What you need to know
- Microsoft OneDrive sync is getting native support for M1 Macs.
- Those keen to ditch Rosetta can test out a public preview.
Fans of Microsoft OneDrive who also happen to use an M1 Mac are in for a good time thanks to the news that the Redmond outfit is launching an Apple silicon-native version of its sync app. The news comes alongside confirmation that a version of the ARM-native app is now available for public preview.
OneDrive sync for native ARM devices now in public previewhttps://t.co/rJ9d8YF0jQ
from #FeedLabOneDrive sync for native ARM devices now in public previewhttps://t.co/rJ9d8YF0jQ
from #FeedLab— Richard Hay (@WinObs) December 6, 2021December 6, 2021
The news came via a community post (opens in new tab) by a Microsoft employee, confirming that the update is now available for those willing to install the public preview build. The update will be available to all eventually, of course, but the preview is one way people can take the native app for a spin right now.
While OneDrive sync worked via Rosetta before now, the news that a native version of the tool is coming will be well received by those who have switched to newer Apple Macs. As great as Rosetta is, it's still better to run as many native apps as possible.
Far from the only cloud data syncing solution, OneDrive is one of the best Mac options around — although I'm sure Apple would rather everyone just use iCloud Drive and be done with it. Dropbox is another option of course, although recent controversy about its own Apple silicon support hasn't helped its case here.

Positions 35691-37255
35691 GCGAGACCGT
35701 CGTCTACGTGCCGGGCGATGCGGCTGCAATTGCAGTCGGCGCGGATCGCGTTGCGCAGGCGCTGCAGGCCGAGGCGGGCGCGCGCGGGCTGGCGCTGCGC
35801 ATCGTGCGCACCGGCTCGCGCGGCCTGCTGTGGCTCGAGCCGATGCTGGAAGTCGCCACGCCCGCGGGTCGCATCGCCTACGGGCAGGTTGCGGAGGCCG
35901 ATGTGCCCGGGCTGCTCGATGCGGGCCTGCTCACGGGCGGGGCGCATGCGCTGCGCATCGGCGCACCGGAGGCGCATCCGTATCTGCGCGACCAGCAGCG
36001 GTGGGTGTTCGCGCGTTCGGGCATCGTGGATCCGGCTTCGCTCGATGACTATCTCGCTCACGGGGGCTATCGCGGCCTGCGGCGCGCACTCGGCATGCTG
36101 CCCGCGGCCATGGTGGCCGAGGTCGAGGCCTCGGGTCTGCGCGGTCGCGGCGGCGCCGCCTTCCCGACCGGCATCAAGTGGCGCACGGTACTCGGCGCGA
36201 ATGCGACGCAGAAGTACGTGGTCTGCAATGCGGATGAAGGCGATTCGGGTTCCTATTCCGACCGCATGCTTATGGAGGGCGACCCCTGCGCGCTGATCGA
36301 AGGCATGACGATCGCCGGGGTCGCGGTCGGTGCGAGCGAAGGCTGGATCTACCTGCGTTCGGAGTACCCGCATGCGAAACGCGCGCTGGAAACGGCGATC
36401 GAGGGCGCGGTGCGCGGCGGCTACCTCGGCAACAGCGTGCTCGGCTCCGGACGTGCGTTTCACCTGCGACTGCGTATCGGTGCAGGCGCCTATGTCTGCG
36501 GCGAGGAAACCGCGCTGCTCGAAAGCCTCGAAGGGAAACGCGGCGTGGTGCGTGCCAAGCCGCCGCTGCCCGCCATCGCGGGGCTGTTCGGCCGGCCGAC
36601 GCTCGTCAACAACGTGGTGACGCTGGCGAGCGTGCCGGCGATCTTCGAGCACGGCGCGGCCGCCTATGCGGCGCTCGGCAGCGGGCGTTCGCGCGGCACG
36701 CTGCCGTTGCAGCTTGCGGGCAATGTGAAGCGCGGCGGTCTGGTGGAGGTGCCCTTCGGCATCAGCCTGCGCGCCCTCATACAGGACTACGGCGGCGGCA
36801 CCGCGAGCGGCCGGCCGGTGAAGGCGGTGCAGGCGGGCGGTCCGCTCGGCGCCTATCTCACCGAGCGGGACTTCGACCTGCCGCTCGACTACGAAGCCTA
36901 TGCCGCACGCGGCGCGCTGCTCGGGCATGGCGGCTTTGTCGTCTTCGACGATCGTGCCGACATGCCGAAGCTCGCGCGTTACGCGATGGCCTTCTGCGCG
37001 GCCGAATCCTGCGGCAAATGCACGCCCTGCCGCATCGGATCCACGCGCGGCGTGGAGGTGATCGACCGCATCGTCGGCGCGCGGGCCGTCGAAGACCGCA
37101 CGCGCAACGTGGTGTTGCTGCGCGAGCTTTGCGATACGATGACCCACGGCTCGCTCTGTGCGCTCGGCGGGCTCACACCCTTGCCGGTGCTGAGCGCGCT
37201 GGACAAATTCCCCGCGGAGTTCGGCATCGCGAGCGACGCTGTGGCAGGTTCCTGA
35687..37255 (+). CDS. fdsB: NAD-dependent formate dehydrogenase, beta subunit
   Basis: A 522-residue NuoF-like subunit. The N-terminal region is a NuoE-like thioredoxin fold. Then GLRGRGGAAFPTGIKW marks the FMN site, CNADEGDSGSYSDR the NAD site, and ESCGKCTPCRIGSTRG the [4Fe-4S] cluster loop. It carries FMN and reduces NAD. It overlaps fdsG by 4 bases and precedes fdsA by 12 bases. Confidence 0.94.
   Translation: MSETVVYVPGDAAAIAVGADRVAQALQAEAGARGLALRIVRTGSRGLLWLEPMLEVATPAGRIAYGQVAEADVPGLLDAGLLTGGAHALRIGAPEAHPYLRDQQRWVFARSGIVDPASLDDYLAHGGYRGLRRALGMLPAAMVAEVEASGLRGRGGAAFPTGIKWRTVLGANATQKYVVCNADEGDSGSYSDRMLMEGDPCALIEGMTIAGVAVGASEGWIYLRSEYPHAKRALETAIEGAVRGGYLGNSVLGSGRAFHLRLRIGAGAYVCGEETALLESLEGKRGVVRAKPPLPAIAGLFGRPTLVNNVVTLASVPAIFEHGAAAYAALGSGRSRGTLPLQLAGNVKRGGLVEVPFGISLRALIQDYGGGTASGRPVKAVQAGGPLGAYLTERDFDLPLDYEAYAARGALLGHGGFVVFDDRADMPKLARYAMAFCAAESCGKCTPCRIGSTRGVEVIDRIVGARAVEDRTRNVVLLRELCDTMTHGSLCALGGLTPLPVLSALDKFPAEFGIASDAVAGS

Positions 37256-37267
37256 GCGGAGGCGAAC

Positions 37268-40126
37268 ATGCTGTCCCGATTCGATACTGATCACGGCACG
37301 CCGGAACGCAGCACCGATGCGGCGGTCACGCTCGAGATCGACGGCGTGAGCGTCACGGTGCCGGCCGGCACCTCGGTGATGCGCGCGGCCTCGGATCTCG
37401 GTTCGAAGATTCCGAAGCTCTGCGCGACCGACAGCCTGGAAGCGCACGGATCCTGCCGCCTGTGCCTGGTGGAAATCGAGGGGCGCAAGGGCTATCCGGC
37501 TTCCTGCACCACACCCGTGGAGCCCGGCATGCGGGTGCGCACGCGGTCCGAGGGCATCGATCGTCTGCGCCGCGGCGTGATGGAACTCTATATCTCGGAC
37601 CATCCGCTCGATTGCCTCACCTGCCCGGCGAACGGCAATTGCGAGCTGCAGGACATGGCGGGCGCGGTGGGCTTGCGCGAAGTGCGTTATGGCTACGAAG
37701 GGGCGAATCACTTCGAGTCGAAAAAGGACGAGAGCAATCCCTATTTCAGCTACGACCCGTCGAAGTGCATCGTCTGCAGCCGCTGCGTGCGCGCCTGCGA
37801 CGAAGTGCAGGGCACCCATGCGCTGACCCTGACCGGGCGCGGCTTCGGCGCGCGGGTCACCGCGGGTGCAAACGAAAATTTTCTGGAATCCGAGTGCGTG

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Oliver Haslam has written about Apple and the wider technology business for more than a decade with bylines on How-To Geek, PC Mag, iDownloadBlog, and many more. He has also been published in print for Macworld, including cover stories. At iMore, Oliver is involved in daily news coverage and, not being short of opinions, has been known to 'explain' those thoughts in more detail, too.
Having grown up using PCs and spending far too much money on graphics card and flashy RAM, Oliver switched to the Mac with a G5 iMac and hasn't looked back. Since then he's seen the growth of the smartphone world, backed by iPhone, and new product categories come and go. Current expertise includes iOS, macOS, streaming services, and pretty much anything that has a battery or plugs into a wall. Oliver also covers mobile gaming for iMore, with Apple Arcade a particular focus. He's been gaming since the Atari 2600 days and still struggles to comprehend the fact he can play console quality titles on his pocket computer.
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